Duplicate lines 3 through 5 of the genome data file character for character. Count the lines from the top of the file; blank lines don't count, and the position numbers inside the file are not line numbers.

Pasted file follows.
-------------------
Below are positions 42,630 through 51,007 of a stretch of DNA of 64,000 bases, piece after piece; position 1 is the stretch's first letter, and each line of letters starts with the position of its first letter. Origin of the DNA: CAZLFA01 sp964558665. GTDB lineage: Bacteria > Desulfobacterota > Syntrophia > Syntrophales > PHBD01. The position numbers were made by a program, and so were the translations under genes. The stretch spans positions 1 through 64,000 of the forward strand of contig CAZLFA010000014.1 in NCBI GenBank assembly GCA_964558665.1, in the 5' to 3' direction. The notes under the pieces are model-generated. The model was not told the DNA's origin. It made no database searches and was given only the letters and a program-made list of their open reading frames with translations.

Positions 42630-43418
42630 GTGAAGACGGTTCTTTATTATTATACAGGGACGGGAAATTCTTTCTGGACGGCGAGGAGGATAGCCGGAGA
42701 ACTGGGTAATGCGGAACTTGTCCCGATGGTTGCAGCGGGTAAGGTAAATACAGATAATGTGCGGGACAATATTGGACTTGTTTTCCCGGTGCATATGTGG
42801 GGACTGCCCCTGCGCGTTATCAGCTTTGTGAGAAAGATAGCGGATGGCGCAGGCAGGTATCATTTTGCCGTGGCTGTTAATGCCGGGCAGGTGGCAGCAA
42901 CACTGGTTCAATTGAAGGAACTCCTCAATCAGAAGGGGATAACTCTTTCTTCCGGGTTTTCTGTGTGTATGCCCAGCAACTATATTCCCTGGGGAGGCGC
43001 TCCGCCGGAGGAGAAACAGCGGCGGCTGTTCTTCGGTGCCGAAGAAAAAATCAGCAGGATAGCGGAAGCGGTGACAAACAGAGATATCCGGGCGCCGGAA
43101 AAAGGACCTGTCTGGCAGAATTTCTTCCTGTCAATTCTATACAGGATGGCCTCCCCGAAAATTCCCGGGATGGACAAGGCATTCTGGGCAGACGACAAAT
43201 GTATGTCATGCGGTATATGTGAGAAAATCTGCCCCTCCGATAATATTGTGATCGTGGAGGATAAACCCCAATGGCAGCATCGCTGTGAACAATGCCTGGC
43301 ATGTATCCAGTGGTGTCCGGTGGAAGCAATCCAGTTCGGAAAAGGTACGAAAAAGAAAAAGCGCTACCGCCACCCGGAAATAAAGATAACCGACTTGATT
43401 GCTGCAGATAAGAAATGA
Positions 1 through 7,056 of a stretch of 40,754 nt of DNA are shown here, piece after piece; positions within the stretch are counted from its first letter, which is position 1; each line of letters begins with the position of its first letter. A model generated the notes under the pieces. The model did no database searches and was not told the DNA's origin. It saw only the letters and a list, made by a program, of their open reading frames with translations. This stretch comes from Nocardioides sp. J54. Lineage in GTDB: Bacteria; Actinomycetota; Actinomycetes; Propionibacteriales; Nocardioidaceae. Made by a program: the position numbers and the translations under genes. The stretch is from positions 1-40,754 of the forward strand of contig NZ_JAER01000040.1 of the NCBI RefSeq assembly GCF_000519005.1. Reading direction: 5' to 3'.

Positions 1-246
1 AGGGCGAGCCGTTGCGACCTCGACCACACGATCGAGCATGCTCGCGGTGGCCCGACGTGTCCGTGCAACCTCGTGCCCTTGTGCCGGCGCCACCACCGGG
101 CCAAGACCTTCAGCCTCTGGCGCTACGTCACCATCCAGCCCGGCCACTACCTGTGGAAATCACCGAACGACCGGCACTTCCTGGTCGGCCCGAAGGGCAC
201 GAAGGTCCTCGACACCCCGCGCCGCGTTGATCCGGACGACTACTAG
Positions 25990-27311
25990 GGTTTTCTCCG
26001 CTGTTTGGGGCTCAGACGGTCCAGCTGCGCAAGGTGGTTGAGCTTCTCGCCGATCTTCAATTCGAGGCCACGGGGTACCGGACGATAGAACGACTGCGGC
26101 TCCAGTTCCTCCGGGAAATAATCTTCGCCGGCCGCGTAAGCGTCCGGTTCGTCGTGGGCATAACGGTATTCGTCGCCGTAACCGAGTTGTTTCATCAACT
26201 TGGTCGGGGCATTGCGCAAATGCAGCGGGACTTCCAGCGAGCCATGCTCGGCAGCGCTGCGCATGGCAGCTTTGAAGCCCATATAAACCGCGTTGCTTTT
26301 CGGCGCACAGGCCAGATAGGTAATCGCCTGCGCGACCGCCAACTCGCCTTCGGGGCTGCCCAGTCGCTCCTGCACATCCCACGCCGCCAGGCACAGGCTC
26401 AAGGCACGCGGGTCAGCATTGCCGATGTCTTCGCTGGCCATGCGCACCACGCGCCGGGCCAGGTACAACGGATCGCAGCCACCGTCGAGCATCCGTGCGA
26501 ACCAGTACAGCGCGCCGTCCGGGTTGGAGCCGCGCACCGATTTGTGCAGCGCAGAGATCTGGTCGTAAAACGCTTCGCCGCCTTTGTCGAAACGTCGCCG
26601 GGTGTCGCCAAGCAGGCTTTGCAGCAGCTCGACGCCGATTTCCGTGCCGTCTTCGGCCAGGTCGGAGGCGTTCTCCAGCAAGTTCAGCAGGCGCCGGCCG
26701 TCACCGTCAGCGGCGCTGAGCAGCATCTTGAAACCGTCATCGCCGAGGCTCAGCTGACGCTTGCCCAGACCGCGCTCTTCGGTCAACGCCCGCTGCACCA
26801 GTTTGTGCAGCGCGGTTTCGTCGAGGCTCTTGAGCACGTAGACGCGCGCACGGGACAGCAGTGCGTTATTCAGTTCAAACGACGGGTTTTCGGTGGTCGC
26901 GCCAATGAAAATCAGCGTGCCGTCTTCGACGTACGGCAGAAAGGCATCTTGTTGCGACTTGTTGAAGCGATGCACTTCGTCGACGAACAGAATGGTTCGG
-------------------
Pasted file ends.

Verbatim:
42630 GTGAAGACGGTTCTTTATTATTATACAGGGACGGGAAATTCTTTCTGGACGGCGAGGAGGATAGCCGGAGA
42701 ACTGGGTAATGCGGAACTTGTCCCGATGGTTGCAGCGGGTAAGGTAAATACAGATAATGTGCGGGACAATATTGGACTTGTTTTCCCGGTGCATATGTGG
42801 GGACTGCCCCTGCGCGTTATCAGCTTTGTGAGAAAGATAGCGGATGGCGCAGGCAGGTATCATTTTGCCGTGGCTGTTAATGCCGGGCAGGTGGCAGCAA